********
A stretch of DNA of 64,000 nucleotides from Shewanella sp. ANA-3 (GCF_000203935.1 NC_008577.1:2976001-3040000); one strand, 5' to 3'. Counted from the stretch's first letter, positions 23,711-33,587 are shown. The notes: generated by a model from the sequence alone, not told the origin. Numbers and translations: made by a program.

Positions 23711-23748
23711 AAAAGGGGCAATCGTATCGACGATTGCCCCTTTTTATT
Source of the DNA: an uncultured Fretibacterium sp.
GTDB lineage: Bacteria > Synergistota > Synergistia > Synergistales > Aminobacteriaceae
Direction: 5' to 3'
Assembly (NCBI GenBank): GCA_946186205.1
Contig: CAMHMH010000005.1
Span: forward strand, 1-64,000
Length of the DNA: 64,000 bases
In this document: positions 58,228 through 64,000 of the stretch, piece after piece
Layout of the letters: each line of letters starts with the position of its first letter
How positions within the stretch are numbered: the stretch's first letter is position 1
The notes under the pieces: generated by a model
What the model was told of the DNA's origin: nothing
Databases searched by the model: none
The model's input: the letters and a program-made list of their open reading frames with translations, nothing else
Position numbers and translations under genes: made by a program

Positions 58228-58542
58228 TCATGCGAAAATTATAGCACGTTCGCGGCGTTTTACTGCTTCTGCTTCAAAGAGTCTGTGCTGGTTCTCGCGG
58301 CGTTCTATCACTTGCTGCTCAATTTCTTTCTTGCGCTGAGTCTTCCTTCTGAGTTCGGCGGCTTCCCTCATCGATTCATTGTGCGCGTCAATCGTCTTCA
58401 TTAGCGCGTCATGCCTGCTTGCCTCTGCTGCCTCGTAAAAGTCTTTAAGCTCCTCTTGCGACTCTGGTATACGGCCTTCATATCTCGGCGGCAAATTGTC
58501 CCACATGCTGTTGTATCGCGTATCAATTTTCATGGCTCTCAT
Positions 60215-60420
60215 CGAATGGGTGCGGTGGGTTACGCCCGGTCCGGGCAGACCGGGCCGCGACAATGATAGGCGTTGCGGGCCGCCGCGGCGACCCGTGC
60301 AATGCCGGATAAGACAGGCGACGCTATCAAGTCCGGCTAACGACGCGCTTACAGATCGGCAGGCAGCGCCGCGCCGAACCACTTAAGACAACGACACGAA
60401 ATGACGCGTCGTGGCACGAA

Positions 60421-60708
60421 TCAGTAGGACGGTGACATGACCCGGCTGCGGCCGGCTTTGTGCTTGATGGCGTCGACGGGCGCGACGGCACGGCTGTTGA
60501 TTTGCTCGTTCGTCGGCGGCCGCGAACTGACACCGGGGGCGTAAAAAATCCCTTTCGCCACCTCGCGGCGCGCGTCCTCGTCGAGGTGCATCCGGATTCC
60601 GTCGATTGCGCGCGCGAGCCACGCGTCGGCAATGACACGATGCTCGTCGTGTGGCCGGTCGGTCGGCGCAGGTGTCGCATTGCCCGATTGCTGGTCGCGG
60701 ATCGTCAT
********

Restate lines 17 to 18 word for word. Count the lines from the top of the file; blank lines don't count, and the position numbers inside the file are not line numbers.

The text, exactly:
The model's input: the letters and a program-made list of their open reading frames with translations, nothing else
Position numbers and translations under genes: made by a program